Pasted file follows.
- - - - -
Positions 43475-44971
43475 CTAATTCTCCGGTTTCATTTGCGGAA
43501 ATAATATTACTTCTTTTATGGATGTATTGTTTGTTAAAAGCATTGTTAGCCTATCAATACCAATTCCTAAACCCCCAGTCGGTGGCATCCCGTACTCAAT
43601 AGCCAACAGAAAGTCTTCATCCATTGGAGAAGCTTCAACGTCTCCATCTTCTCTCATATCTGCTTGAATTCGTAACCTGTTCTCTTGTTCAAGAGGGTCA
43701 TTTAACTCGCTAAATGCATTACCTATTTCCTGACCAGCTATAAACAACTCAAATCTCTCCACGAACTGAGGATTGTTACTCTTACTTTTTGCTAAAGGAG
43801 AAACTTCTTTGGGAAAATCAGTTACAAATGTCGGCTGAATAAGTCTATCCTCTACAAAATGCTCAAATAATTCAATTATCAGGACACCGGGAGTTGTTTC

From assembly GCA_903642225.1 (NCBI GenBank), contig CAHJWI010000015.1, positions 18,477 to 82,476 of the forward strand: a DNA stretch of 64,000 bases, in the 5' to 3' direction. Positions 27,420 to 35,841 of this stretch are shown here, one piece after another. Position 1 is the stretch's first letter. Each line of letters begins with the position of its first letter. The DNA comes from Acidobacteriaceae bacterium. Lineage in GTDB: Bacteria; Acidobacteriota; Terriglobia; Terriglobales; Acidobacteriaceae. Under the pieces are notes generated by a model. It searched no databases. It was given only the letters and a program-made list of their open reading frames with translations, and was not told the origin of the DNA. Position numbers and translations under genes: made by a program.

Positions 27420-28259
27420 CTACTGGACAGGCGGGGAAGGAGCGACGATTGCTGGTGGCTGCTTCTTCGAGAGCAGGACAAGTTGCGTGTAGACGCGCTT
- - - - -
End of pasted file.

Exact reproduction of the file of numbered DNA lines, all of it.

Positions 43475-44971
43475 CTAATTCTCCGGTTTCATTTGCGGAA
43501 ATAATATTACTTCTTTTATGGATGTATTGTTTGTTAAAAGCATTGTTAGCCTATCAATACCAATTCCTAAACCCCCAGTCGGTGGCATCCCGTACTCAAT
43601 AGCCAACAGAAAGTCTTCATCCATTGGAGAAGCTTCAACGTCTCCATCTTCTCTCATATCTGCTTGAATTCGTAACCTGTTCTCTTGTTCAAGAGGGTCA
43701 TTTAACTCGCTAAATGCATTACCTATTTCCTGACCAGCTATAAACAACTCAAATCTCTCCACGAACTGAGGATTGTTACTCTTACTTTTTGCTAAAGGAG
43801 AAACTTCTTTGGGAAAATCAGTTACAAATGTCGGCTGAATAAGTCTATCCTCTACAAAATGCTCAAATAATTCAATTATCAGGACACCGGGAGTTGTTTC

From assembly GCA_903642225.1 (NCBI GenBank), contig CAHJWI010000015.1, positions 18,477 to 82,476 of the forward strand: a DNA stretch of 64,000 bases, in the 5' to 3' direction. Positions 27,420 to 35,841 of this stretch are shown here, one piece after another. Position 1 is the stretch's first letter. Each line of letters begins with the position of its first letter. The DNA comes from Acidobacteriaceae bacterium. Lineage in GTDB: Bacteria; Acidobacteriota; Terriglobia; Terriglobales; Acidobacteriaceae. Under the pieces are notes generated by a model. It searched no databases. It was given only the letters and a program-made list of their open reading frames with translations, and was not told the origin of the DNA. Position numbers and translations under genes: made by a program.

Positions 27420-28259
27420 CTACTGGACAGGCGGGGAAGGAGCGACGATTGCTGGTGGCTGCTTCTTCGAGAGCAGGACAAGTTGCGTGTAGACGCGCTT